Washington DC Injury Attorney Blog
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Automobile Recalls at an All Time High in 2014

Since February of this year, Toyota Motor Corporation and General Motors Corporation have both announced vehicle recalls and have admitted to a blatant neglect towards consumer welfare and safety concerns. 2014 will most likely result in a rash of recalls and set tally records on safety related recalls in a single year.

The criteria for recalls has shifted, it use to be a compliance with laws or whether there were technical problems with a vehicle, but it has now shifted to whether the products can assure customers safety and peace of mind.

Toyota Motor Corp. has been one of the companies with the greatest recall in the recent years. In early June of 2014, Toyota Motor Corp agreed to pay a record $1.2 billion fine to U.S. Regulators to settle a criminal investigation into their unintended acceleration tied to defective floor mats and “sticky pedals” on some of their models. The “sticky pedals” problem was linked to 37 deaths worldwide.

In regards to, General Motors Corp., they too had issues with recalls. In their case it was disclosed that between 2003 and 2011 there were 2.6 million cars that had faulty ignition switches that ultimately led to 13 deaths. It became apparent that the ignitions would unexpectedly switch to accessory mode and shut off the engines, which then disabled the airbags and the power steering, on some of their vehicles. GM has since issued 29 other recalls of 15.8 million cars and trucks.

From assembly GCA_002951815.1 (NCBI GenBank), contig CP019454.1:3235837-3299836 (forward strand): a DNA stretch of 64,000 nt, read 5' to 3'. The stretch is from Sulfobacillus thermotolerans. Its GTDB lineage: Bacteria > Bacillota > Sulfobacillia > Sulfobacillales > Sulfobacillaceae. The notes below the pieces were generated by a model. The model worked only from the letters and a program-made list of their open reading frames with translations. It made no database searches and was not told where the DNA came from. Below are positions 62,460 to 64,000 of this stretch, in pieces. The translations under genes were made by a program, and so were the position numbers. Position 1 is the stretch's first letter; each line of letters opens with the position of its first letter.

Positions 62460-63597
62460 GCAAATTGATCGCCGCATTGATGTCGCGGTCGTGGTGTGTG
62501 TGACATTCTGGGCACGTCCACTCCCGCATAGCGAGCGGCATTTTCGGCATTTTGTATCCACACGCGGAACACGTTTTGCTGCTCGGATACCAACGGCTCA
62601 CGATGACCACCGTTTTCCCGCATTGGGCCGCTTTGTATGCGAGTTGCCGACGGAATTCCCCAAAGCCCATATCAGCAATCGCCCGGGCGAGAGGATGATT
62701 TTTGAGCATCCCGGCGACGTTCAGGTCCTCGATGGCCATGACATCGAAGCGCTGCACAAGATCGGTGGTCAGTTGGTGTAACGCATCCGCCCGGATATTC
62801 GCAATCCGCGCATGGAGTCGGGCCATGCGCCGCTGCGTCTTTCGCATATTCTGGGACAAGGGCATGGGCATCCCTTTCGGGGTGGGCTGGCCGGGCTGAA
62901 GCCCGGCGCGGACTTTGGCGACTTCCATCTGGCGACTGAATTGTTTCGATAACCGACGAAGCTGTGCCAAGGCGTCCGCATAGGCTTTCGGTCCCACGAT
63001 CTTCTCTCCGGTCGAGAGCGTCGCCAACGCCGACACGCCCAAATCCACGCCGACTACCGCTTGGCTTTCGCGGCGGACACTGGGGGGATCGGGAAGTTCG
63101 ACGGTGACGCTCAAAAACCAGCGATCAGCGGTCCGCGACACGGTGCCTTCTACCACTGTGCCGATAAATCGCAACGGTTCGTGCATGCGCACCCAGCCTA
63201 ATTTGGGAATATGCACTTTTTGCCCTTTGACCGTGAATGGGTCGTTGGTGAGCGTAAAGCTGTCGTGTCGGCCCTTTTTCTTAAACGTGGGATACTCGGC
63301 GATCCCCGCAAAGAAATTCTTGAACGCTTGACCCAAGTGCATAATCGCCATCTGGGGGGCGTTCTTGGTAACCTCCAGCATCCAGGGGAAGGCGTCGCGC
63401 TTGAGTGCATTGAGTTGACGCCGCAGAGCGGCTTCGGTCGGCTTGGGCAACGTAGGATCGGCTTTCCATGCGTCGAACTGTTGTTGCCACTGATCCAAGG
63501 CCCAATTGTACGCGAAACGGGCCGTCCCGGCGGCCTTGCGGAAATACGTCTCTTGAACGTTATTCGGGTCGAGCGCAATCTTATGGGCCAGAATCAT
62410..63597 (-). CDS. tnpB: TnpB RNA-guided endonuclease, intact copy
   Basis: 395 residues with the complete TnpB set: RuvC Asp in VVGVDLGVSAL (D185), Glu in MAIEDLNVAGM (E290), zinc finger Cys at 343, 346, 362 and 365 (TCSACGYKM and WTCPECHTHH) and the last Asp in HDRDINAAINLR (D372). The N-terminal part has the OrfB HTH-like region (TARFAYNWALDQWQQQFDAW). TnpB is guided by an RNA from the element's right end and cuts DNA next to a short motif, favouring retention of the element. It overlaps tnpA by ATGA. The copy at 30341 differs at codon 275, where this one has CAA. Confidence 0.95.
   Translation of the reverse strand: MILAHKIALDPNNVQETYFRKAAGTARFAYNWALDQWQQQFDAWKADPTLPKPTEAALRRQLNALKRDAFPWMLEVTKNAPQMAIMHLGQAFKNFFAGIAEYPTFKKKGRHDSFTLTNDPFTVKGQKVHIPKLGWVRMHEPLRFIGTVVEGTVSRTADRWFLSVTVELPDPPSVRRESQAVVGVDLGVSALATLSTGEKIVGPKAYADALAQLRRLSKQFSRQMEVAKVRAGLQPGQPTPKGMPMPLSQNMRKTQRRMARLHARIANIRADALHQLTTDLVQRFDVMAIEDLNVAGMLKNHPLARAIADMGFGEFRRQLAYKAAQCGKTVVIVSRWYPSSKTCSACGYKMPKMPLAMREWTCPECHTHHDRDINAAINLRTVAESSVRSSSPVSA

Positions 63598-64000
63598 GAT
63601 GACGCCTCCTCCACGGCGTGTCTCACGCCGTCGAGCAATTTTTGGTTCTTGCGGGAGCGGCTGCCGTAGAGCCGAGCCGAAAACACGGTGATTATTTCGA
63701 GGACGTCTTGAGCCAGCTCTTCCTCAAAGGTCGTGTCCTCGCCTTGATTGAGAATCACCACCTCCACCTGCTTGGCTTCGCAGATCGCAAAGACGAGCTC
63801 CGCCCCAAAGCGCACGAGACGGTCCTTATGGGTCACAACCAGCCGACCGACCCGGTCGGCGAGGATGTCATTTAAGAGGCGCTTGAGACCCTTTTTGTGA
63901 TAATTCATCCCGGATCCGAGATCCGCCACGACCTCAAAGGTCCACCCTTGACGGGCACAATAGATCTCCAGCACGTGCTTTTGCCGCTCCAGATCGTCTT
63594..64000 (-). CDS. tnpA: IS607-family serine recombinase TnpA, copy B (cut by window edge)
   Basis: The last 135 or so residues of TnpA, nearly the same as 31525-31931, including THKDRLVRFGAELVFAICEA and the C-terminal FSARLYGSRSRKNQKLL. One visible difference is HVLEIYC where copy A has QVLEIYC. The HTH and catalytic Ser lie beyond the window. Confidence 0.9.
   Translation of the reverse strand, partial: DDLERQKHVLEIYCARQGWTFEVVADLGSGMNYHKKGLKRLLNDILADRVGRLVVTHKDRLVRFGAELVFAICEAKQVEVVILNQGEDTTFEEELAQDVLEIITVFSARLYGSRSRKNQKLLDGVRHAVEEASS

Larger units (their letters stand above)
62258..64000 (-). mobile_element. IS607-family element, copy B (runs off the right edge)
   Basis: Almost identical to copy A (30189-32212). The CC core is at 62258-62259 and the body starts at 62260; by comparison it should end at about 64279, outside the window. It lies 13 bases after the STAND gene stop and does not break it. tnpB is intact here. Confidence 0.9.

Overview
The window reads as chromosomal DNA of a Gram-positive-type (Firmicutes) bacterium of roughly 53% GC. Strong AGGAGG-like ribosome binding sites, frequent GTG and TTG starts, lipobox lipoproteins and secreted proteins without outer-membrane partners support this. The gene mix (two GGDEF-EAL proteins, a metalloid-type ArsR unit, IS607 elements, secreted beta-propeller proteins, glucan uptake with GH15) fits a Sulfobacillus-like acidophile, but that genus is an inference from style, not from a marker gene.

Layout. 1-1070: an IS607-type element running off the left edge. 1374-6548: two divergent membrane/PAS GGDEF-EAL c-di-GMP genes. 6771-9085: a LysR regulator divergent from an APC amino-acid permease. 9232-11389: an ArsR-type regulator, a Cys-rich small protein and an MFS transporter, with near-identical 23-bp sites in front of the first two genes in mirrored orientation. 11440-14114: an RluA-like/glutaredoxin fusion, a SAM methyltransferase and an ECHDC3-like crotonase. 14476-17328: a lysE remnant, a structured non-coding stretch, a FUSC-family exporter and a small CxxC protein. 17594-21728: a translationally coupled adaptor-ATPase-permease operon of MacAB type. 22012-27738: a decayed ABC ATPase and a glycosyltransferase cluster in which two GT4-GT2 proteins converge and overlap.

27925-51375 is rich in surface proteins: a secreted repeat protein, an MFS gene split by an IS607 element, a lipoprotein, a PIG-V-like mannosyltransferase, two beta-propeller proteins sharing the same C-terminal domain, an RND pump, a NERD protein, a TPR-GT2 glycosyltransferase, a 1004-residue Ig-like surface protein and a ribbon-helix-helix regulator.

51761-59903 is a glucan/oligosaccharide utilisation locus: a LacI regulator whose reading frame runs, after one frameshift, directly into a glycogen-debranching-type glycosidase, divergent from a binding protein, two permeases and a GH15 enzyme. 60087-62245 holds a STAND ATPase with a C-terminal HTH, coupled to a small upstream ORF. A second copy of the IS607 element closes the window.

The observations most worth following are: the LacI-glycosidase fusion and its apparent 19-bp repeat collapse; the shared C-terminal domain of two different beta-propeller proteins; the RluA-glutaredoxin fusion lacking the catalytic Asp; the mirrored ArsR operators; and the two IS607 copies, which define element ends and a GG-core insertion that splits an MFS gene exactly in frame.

However; advances in automobile technology have made vehicles today safer than they were 15, 10, even five years ago, according to the Insurance Institute of Highway Safety.

Regardless, if your vehicle has a recall, it is at no expense to you. The cost to fix your vehicles’ problem is on the manufacturer. So, if your vehicle has a recall, simply take your vehicle to your dealership and they will be responsible for the recall and the costs towards fixing whatever needs to be fixed.

Also, not all recalls are safety related and not all recalls affect every vehicle that fits the criteria for the recall. Some problems are environmental. For example, tires can fail for a number of reasons that could include salt on the road, which is normal during Midwestern winters but not likely in the South.

In order to see if your vehicle has been recalled for any reason you can go to the manufacturer’s website or to Edmunds.com and search under car recalls. You can and may also want to contact your dealer or check at NHTSA.gov under recalls and defects.